The X-Rayed Human

The rays that Wilhelm Conrad Röntgen discovered in 1895 are the most spectacular example at that time of the fact that photography opens up inaccessible areas to human perception. More than half a century later, art translates this into a play with the ideas of introspection and perception. Photography’s objectivity now becomes an ironic self-discovery that transforms X-ray images into picture puzzles. In doing so, art also draws on the reception of early works of art. For instance, when Barbara Hammer, Jürgen Klauke or Robert Rauschenberg X-ray the human body in their works, their pictures seem to incorporate the concept of “Memento mori rays”, with which the discovery is characterised at the end of the nineteenth century. Looking at X-ray Images evokes associations such as disease, impermanence and death. It once more becomes apparent that technology defines our everyday lives down to its finest ramifications – in its curative as well as its destructive properties.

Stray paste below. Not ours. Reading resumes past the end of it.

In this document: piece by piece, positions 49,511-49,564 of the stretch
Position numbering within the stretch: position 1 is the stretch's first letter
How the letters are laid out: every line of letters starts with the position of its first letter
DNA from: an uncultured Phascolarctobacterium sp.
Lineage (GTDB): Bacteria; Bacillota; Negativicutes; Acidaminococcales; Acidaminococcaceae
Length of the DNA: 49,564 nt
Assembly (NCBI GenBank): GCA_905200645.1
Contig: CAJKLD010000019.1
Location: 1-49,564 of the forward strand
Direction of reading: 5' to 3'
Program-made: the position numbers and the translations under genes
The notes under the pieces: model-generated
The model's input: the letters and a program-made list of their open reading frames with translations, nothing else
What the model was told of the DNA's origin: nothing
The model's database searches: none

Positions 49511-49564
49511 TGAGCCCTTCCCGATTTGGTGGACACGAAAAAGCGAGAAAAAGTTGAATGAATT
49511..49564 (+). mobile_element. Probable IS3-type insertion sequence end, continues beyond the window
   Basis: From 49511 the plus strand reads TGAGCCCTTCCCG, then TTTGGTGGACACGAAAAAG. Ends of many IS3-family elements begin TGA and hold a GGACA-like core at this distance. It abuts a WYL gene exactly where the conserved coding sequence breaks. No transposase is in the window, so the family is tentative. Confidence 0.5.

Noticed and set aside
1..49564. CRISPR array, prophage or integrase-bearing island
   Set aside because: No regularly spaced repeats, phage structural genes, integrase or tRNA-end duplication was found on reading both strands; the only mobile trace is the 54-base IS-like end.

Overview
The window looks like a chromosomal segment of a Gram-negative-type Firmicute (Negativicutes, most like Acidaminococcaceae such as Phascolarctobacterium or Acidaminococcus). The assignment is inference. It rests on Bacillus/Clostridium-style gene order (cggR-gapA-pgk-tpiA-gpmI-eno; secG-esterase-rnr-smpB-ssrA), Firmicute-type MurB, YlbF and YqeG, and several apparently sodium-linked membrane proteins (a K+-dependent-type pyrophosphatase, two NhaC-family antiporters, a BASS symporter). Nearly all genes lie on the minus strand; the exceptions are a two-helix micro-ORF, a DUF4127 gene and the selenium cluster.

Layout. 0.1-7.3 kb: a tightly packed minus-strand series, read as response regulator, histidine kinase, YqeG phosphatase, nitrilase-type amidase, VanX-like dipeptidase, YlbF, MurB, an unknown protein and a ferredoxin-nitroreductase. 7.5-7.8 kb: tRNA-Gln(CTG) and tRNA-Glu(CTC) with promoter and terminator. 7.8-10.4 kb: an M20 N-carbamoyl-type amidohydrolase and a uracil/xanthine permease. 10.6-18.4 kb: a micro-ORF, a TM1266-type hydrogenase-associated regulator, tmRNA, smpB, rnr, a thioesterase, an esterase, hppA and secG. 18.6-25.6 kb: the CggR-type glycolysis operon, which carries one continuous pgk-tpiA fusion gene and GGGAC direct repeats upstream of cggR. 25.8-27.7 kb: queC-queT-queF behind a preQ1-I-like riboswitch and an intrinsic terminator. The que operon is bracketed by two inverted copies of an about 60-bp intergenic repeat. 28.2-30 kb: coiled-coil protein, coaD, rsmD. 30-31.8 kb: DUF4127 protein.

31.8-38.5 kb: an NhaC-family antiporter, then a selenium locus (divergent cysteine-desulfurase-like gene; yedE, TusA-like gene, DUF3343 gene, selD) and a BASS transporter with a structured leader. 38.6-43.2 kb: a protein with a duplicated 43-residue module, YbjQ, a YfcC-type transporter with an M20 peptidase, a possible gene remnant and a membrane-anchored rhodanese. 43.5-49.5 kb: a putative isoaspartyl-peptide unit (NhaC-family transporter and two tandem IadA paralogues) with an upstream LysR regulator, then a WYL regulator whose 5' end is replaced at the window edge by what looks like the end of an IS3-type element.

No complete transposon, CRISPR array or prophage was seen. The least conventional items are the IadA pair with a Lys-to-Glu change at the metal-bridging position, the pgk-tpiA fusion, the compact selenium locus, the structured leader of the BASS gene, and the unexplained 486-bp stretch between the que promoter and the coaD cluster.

Robert Rauschenberg
Booster, 1967
Sammlung Marx, Hamburger Bahnhof, Berlin
© Robert Rauschenberg Foundation / VG Bild-Kunst, Bonn 2019